What are the main objectives of the project?
This project deals with the toxicokinetics - that is, the rate at which a chemical enters a body and affects it - of metal nanoparticles coming into contact with soil-dwelling organisms. The aim is to determine NPs' fate and effects in terrestrial ecosystems by means of case studies with zinc oxide and silver NPs, which represent different fate kinetics.
The project's main objectives are to assess the toxicity of metal nanoparticles in soils in the short and long term; the main route of exposure for earthworms and whether it differs from those of ionic metals; and, finally, the influence of the exposure media on metal nanoparticle toxicity.
What is new or innovative about the project and the way it is addressing these issues?
We have been running a long-term study where soils with AgNP were stored and left to age for up to a year; their toxicity was tested at the start and after three, seven and 12 months of ageing. The results showed that silver toxicity increased over time, meaning that short-term standard toxicity tests may underestimate the environmental risk of silver nanoparticles.
In parallel, we found that organisms exposed to silver nanoparticles in short-term studies accumulated higher silver concentrations than organisms that were exposed to the same mass concentration of ionic silver. However, these NP exposed organisms actually suffered lower toxic effects. This observation contradicts the prevailing assumption in toxicology that the internalised concentration is directly related to chemical concentration at the target site and hence to its toxicity. This observation creates a new paradigm for nano-ecotoxicology.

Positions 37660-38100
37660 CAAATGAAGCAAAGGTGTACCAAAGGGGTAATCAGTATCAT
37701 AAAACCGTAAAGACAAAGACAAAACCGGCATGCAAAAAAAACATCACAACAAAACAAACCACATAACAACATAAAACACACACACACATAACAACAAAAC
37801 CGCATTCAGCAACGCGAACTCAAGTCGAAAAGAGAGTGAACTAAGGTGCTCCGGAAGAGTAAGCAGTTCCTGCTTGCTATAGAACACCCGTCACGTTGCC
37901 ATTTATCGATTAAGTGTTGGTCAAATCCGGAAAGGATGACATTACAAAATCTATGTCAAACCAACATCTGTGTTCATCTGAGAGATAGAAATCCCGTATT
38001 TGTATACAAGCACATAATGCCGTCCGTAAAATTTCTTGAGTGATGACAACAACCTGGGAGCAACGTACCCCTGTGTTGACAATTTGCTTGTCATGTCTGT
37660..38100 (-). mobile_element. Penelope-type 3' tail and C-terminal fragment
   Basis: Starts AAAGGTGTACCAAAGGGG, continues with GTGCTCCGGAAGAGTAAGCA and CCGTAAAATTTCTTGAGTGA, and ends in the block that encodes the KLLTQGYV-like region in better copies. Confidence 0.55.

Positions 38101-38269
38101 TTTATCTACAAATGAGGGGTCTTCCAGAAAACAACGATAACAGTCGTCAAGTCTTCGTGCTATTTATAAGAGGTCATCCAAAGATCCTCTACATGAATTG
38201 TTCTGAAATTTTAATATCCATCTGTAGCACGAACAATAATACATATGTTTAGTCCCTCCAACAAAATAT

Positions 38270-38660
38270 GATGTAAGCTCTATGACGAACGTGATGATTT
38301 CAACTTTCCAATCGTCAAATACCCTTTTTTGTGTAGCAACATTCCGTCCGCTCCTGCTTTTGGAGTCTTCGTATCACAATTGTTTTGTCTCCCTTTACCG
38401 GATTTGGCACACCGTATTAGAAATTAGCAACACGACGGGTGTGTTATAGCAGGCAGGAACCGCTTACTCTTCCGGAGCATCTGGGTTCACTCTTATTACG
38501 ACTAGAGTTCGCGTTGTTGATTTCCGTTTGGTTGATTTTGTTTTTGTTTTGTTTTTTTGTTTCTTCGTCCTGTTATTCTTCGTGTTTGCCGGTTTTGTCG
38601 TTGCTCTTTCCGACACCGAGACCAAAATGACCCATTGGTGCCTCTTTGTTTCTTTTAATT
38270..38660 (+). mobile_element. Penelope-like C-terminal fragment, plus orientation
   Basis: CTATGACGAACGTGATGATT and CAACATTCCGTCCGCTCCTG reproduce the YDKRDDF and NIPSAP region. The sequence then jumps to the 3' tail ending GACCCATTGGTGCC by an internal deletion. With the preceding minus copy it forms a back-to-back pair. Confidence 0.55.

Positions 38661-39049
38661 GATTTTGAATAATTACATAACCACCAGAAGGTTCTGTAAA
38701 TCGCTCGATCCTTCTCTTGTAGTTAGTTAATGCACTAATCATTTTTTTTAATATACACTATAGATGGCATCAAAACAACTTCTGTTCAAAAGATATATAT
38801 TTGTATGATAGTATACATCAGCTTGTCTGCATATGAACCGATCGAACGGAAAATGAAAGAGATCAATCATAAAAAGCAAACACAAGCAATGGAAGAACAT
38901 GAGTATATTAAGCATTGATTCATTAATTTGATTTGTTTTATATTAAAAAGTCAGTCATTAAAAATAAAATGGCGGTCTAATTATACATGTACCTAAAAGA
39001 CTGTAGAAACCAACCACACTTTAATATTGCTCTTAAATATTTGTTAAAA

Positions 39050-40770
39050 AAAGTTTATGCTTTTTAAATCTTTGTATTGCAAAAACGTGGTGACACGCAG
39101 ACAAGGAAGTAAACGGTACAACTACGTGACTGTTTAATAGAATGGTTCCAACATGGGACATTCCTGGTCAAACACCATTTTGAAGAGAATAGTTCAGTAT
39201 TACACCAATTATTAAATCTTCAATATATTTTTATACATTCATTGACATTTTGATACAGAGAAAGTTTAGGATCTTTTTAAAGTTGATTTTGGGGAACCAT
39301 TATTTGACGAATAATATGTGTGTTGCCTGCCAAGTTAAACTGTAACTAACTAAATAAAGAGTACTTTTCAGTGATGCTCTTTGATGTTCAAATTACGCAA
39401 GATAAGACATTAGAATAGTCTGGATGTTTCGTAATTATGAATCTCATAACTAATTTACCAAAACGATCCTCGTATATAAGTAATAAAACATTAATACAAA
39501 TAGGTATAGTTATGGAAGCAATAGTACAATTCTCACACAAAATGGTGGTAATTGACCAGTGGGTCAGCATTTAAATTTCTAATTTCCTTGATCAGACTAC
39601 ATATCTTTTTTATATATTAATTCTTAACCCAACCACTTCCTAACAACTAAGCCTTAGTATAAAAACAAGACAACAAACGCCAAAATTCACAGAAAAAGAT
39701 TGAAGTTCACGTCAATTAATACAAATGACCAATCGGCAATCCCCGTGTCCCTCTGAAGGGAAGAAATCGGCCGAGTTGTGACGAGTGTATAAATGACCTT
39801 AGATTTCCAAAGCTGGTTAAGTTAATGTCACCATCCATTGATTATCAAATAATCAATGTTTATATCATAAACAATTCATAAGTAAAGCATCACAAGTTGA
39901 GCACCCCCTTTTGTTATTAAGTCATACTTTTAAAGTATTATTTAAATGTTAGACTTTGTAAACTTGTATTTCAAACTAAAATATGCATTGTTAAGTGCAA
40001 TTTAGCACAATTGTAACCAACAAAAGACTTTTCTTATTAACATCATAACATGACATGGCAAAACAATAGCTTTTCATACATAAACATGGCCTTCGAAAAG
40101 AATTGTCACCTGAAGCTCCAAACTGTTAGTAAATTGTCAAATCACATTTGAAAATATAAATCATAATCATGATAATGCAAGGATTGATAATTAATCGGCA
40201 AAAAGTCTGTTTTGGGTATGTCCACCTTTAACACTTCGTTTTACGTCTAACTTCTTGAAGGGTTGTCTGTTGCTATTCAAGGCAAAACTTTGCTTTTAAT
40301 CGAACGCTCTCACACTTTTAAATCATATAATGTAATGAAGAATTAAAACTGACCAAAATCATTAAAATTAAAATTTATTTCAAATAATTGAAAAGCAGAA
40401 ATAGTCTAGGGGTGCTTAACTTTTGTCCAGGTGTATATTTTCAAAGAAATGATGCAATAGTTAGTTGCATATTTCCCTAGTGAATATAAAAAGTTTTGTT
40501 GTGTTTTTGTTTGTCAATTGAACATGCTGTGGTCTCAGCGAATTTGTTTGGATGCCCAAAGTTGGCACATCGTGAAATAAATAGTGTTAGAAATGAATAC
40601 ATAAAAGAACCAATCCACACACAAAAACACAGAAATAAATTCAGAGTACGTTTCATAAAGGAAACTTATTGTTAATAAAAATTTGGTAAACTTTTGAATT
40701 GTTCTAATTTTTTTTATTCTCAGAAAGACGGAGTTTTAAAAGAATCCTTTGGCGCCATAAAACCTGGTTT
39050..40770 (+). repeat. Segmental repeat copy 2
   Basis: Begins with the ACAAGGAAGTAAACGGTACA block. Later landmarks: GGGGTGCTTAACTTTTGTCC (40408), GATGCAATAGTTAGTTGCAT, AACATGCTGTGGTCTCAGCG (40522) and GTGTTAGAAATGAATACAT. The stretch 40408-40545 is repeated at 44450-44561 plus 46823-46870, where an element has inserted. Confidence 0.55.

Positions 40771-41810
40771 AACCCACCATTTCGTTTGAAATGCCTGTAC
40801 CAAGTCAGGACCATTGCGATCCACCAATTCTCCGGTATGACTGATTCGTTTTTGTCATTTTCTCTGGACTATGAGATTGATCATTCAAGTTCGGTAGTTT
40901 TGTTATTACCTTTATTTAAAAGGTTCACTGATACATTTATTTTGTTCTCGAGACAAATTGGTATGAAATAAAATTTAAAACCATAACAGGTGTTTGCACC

What is not yet known is whether the accumulated NP metal may in the longer-term ultimately become toxic (e.g. through dissolution and ion release) in cells and tissues where AgNPs may be stored. Should this occur, the high concentrations accumulated may ultimately result in greater long-term toxicity for NPs than for ionic forms. This may reveal these accumulated NPs as internalised 'time bombs' relevant to long-term effects and toxicity.
However, it has to be borne in mind that the redicted environmental concentrations resulting from current use of nanoparticles (e.g. results from EU projects like NANOFATE2) are many times smaller than those used in these studies, meaning that such accumulations of nanoparticle-related silver are unlikely to occur in the environment or, ultimately, in humans.
What difficulties did you encounter and how did you solve them?
The main problems encountered relate to the tracking of nanoparticles inside the tissues and soils, as both are complex matrices. The analysis of the particles is a challenge in itself, even when in water, but to get information about their state in these matrices often requires unrealistic exposure concentrations (due to low detection limits of the highly specialised techniques used for analysis) or extraction of the particles from the matrices, which could potentially change the state of the particles.